This week we are looking at why simply meeting your customer’s requirements usually leads to losing.
Sellers become excited when their prospect lists their required features and knows their product checks all the boxes. Unfortunately, this is usually a red flag.
Your customers are not experts in your industry/solution. Their requirements will skew towards the most basic/standard features – not the differentiated parts of your solution.
If your solution easily meets your buyer’s requirements, then most (if not all) of your competitor’s products will. Best case, you slash pricing to win in a price war. More often, you lose to the low-cost provider in your space.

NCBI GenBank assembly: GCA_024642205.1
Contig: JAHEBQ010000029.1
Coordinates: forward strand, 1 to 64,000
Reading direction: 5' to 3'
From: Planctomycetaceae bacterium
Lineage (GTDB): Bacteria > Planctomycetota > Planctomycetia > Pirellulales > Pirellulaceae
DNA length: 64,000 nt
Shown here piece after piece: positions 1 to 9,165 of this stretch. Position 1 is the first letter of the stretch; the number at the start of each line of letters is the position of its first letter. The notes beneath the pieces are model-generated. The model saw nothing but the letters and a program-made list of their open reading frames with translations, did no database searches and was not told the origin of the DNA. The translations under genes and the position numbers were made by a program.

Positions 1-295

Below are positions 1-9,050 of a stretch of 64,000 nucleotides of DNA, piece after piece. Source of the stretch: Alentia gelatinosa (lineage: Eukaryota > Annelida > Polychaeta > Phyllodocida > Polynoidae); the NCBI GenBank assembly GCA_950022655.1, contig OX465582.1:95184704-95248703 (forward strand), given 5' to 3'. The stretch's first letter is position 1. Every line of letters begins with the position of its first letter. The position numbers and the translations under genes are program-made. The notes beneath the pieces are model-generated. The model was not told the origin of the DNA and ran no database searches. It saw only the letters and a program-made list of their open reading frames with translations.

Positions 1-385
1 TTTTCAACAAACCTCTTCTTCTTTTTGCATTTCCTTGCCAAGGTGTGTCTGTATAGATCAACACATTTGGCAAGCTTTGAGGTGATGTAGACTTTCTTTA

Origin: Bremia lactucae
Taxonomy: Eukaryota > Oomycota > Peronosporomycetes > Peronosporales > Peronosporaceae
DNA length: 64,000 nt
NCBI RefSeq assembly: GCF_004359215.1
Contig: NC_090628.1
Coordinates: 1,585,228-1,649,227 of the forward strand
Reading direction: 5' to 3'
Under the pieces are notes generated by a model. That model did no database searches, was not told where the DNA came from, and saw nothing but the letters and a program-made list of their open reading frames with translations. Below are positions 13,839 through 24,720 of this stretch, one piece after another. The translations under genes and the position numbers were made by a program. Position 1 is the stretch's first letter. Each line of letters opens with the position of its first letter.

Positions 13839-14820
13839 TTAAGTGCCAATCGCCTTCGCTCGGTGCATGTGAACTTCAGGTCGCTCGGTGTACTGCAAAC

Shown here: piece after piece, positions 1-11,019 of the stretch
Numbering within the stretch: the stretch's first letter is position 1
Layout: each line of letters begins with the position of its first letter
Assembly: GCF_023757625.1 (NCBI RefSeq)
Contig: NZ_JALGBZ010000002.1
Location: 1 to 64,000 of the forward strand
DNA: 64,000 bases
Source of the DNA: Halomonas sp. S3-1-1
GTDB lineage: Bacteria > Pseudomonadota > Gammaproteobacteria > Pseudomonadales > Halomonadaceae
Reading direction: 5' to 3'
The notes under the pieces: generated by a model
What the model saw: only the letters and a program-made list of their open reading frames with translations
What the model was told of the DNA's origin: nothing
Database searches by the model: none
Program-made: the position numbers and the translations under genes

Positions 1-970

To avoid this pitfall, build on what your prospect thinks they need with your product’s differentiators. You need to enhance their decision criteria to encompass features/value only you can provide.
Teaching the importance of your differentiated capabilities can eliminate your low-cost competition from contention, even though they meet your buyer’s original requirements.
How to improve:
Build a list of the most common requirements you hear from prospects. For each requirement, add a differentiated feature and why it matters. Where possible, attach a case study to the differentiators.
Refer to this document frequently until the motion of “if you think you need x, you also need y, here’s the value of y, and here’s a story that proves it” becomes natural.